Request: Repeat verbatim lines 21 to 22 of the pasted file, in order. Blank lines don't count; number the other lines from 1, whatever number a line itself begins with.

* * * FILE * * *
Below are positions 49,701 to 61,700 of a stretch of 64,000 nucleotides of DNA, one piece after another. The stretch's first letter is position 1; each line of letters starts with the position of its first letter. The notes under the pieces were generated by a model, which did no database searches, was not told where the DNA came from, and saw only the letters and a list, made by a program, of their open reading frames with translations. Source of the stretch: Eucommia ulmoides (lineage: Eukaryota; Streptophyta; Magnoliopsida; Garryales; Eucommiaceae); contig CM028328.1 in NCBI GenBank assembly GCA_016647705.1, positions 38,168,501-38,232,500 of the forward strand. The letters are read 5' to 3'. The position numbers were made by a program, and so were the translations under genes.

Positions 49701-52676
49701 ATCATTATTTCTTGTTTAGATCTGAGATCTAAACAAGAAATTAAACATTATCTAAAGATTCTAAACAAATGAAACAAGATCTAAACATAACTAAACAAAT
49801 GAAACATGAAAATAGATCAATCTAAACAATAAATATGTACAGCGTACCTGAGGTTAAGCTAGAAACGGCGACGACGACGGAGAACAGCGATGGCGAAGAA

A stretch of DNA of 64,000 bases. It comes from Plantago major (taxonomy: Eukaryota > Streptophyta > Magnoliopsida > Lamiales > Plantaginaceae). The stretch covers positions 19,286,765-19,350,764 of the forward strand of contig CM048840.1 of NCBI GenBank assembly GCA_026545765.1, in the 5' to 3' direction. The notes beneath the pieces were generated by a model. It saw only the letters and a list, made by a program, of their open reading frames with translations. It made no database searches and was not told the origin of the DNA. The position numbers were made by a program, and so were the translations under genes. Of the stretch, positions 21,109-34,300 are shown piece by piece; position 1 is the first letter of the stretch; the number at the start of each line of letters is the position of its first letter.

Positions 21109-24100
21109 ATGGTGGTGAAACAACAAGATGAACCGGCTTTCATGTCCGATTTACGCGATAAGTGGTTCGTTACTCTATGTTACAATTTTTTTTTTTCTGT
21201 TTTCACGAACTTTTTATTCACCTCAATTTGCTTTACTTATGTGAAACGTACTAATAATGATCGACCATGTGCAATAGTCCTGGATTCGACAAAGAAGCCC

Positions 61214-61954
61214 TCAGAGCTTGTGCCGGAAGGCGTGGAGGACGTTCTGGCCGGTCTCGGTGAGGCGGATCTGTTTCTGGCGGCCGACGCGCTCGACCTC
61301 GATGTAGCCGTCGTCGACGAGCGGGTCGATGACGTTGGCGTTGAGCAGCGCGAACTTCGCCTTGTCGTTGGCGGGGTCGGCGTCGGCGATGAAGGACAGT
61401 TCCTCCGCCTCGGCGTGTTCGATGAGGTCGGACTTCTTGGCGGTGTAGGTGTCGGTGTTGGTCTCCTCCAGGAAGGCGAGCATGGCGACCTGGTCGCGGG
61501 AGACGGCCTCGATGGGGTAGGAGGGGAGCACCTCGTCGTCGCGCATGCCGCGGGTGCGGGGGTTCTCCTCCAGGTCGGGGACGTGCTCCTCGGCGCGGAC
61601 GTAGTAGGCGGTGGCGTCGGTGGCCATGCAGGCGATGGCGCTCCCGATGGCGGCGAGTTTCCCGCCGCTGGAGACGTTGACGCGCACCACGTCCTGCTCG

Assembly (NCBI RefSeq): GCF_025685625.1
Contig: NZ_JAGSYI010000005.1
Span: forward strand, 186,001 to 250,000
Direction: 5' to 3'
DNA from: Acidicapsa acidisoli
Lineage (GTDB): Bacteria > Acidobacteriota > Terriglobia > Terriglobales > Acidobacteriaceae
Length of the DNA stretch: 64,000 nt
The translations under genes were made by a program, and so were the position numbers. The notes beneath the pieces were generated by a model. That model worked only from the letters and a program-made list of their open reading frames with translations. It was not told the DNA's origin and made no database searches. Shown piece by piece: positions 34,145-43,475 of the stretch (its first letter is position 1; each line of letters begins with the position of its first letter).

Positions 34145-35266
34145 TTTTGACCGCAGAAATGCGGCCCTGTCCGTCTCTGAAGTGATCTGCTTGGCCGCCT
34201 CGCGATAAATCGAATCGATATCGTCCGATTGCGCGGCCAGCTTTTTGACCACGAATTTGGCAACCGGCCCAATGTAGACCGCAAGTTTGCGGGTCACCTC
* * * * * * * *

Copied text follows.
Length of the DNA stretch: 64,000 nt
The translations under genes were made by a program, and so were the position numbers. The notes beneath the pieces were generated by a model. That model worked only from the letters and a program-made list of their open reading frames with translations. It was not told the DNA's origin and made no database searches. Shown piece by piece: positions 34,145-43,475 of the stretch (its first letter is position 1; each line of letters begins with the position of its first letter).